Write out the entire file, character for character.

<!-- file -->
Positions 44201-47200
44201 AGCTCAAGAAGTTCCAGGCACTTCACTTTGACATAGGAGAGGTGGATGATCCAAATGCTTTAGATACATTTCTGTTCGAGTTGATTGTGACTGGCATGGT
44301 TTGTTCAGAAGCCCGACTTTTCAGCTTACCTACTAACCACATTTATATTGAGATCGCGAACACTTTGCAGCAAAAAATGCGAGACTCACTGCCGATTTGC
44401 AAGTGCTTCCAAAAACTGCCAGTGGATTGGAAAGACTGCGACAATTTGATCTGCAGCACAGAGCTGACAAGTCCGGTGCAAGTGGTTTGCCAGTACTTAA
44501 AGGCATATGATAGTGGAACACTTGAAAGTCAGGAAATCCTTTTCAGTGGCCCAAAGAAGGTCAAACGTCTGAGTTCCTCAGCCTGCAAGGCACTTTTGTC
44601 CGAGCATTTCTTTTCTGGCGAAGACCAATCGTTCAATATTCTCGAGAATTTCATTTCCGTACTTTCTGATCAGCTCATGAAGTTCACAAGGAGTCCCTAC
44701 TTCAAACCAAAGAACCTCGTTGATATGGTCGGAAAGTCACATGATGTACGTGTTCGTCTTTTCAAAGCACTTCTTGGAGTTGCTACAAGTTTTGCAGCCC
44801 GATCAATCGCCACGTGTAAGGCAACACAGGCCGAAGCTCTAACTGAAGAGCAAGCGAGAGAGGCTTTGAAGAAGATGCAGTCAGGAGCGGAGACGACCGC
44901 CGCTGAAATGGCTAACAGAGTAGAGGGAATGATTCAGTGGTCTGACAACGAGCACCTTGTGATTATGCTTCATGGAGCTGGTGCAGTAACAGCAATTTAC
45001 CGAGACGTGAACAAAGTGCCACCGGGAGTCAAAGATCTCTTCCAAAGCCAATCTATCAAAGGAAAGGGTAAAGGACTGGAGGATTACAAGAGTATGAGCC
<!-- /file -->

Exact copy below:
Positions 44201-47200
44201 AGCTCAAGAAGTTCCAGGCACTTCACTTTGACATAGGAGAGGTGGATGATCCAAATGCTTTAGATACATTTCTGTTCGAGTTGATTGTGACTGGCATGGT
44301 TTGTTCAGAAGCCCGACTTTTCAGCTTACCTACTAACCACATTTATATTGAGATCGCGAACACTTTGCAGCAAAAAATGCGAGACTCACTGCCGATTTGC
44401 AAGTGCTTCCAAAAACTGCCAGTGGATTGGAAAGACTGCGACAATTTGATCTGCAGCACAGAGCTGACAAGTCCGGTGCAAGTGGTTTGCCAGTACTTAA
44501 AGGCATATGATAGTGGAACACTTGAAAGTCAGGAAATCCTTTTCAGTGGCCCAAAGAAGGTCAAACGTCTGAGTTCCTCAGCCTGCAAGGCACTTTTGTC
44601 CGAGCATTTCTTTTCTGGCGAAGACCAATCGTTCAATATTCTCGAGAATTTCATTTCCGTACTTTCTGATCAGCTCATGAAGTTCACAAGGAGTCCCTAC
44701 TTCAAACCAAAGAACCTCGTTGATATGGTCGGAAAGTCACATGATGTACGTGTTCGTCTTTTCAAAGCACTTCTTGGAGTTGCTACAAGTTTTGCAGCCC
44801 GATCAATCGCCACGTGTAAGGCAACACAGGCCGAAGCTCTAACTGAAGAGCAAGCGAGAGAGGCTTTGAAGAAGATGCAGTCAGGAGCGGAGACGACCGC
44901 CGCTGAAATGGCTAACAGAGTAGAGGGAATGATTCAGTGGTCTGACAACGAGCACCTTGTGATTATGCTTCATGGAGCTGGTGCAGTAACAGCAATTTAC
45001 CGAGACGTGAACAAAGTGCCACCGGGAGTCAAAGATCTCTTCCAAAGCCAATCTATCAAAGGAAAGGGTAAAGGACTGGAGGATTACAAGAGTATGAGCC